In this dotdotpwn tutorial, we’re going to show you how to use Kali Linux to test applications for weaknesses and vulnerabilities. Like most other Kali tools, this command line utility has a strange name and is run from the command line. But before we begin, I’d like to point out a few things.
First of all, this tutorial assumes that you already know your way around a Linux system, and are comfortable working from the command line (i.e. the BASH shell). In addition, I assume that you already have Kali Linux installed, or at least have a live-bootable version of the operating system. If you don’t already have Kali Linux, consider you can use it in the following ways:
Install it directly to your HDD, perhaps in a dual-boot scenario
Install it directly to a flash drive, and boot via USB by changing the default boot order in your BIOS
Take advantage of VMWare from a Windows or Mac environment and simply create a virtual machine
Kali can be downloaded from their site, and it would be good to grab the newest version.
What the Heck Does Dotdotpwn Actually Do?
The simplest definition of dotdotpwn is that it is a fuzzer. Ah, but what’s a fuzzer, you ask? A fuzzer is a type of debugging and penetration testing tool that targets software to look for vulnerabilities. Usually it tests for flaws in the code that will help identify loopholes, data validation errors, incorrect parameters, bad data, erroneous data types, and other such programming anomalies.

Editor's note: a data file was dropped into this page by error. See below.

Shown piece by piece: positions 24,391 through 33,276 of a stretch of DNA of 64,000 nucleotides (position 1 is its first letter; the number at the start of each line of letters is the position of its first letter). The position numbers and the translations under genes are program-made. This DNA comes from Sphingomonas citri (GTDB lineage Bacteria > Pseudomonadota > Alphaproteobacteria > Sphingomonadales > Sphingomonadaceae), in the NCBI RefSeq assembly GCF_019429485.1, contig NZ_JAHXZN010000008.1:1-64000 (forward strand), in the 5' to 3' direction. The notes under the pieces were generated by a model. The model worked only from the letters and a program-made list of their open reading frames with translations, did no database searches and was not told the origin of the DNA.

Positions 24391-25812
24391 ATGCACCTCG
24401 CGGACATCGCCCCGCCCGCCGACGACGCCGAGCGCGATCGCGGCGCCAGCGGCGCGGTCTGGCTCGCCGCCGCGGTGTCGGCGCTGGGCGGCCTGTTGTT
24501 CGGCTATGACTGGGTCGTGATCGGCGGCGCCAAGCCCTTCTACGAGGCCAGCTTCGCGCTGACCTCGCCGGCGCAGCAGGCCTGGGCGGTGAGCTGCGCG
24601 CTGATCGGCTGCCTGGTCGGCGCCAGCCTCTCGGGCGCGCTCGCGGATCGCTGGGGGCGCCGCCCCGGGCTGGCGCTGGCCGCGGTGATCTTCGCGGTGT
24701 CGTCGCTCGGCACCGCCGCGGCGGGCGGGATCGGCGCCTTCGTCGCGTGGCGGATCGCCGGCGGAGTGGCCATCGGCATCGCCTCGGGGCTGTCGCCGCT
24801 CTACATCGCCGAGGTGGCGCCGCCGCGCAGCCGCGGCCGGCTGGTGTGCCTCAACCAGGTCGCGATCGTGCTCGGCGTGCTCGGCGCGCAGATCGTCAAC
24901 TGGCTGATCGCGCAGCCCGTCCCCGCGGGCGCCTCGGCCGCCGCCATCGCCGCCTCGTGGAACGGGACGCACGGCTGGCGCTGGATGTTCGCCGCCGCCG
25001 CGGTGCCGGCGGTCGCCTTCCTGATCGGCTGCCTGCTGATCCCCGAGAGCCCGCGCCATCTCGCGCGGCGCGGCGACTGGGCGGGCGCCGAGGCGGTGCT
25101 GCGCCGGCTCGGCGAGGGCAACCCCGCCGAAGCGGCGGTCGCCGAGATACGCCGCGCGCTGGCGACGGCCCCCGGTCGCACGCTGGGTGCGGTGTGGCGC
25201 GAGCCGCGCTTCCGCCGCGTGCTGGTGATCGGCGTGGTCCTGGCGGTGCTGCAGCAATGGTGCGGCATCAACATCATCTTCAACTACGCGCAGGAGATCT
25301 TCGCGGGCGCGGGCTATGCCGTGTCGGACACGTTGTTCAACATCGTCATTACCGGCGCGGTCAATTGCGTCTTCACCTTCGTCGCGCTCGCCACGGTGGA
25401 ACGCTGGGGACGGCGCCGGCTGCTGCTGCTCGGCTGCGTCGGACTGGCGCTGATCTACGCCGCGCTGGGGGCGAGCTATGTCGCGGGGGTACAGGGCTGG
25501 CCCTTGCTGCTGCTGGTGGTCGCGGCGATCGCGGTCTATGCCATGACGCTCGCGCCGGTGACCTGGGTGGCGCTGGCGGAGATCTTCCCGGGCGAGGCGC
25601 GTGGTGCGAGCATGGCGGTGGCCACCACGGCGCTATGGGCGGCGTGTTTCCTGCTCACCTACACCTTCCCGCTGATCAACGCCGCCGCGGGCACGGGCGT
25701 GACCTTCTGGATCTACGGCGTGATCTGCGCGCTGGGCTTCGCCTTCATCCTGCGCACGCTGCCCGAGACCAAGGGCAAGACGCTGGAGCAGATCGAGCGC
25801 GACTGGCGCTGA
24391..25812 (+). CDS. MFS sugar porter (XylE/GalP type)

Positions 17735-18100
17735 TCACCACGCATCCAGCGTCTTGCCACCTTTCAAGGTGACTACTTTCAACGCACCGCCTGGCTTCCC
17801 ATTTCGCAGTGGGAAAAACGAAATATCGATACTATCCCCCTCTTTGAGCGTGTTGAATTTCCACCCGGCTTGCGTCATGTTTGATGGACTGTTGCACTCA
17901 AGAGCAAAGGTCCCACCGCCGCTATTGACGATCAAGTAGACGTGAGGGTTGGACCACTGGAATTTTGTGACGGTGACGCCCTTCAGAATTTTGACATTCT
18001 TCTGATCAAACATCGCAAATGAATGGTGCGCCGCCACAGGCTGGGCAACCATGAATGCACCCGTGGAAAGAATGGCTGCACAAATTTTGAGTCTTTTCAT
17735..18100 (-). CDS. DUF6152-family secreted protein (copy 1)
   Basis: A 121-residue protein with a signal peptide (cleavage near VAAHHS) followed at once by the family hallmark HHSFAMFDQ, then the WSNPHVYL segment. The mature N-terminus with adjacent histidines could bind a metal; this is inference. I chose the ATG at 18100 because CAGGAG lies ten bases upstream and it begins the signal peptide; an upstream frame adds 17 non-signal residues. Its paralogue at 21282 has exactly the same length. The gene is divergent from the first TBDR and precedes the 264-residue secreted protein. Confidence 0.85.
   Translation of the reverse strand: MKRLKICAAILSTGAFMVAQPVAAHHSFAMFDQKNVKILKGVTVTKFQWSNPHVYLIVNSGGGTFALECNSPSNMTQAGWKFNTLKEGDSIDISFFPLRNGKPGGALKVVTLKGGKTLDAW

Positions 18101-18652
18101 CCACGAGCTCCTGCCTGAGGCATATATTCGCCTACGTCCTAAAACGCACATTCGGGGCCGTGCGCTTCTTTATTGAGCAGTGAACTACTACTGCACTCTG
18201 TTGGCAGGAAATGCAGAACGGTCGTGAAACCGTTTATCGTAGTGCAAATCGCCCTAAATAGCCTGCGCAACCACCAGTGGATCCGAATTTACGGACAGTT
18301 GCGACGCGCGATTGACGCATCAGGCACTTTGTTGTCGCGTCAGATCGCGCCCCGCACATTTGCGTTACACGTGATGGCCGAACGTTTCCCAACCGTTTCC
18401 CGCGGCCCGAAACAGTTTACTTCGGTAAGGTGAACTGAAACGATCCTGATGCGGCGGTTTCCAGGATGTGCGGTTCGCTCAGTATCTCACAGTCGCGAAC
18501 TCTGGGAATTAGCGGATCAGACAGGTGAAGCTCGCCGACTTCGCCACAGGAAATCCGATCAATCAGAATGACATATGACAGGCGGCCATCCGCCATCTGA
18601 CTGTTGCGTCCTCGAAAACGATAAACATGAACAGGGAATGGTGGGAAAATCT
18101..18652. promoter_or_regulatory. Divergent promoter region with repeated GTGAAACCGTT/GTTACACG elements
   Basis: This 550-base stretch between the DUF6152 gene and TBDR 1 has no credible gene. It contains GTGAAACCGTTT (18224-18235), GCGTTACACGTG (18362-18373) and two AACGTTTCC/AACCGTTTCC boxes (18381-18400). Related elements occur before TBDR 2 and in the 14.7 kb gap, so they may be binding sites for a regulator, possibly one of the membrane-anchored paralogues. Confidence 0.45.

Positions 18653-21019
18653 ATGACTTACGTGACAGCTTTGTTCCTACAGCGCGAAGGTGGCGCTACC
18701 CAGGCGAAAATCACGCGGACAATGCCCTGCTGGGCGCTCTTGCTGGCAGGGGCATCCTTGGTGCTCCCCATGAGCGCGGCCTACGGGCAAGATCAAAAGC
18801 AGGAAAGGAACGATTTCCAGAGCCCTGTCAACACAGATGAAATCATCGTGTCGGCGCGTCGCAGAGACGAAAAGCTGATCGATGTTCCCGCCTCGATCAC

Whenever the software or service encounters one of these anomalies, it likely won’t know how to respond, making it possible to leverage the flaws as an attack. For instance, if I were a hacker targeting a corporate web server, I might be able to find a flaw in the web server’s code. Perhaps the corporation hasn’t installed the latest updates for the HTTP service software, or some other related oversight.
By using a fuzzer, I discover a data validation error that allows me to exploit a type of DoS attack. Exploiting the discovered vulnerability (in this example) causes the server to crash, and denying web access to all of the internal employees. This isn’t the only type of application error, however. Note that these types of errors are actually quite common among a whole range of different types of technologies and protocols.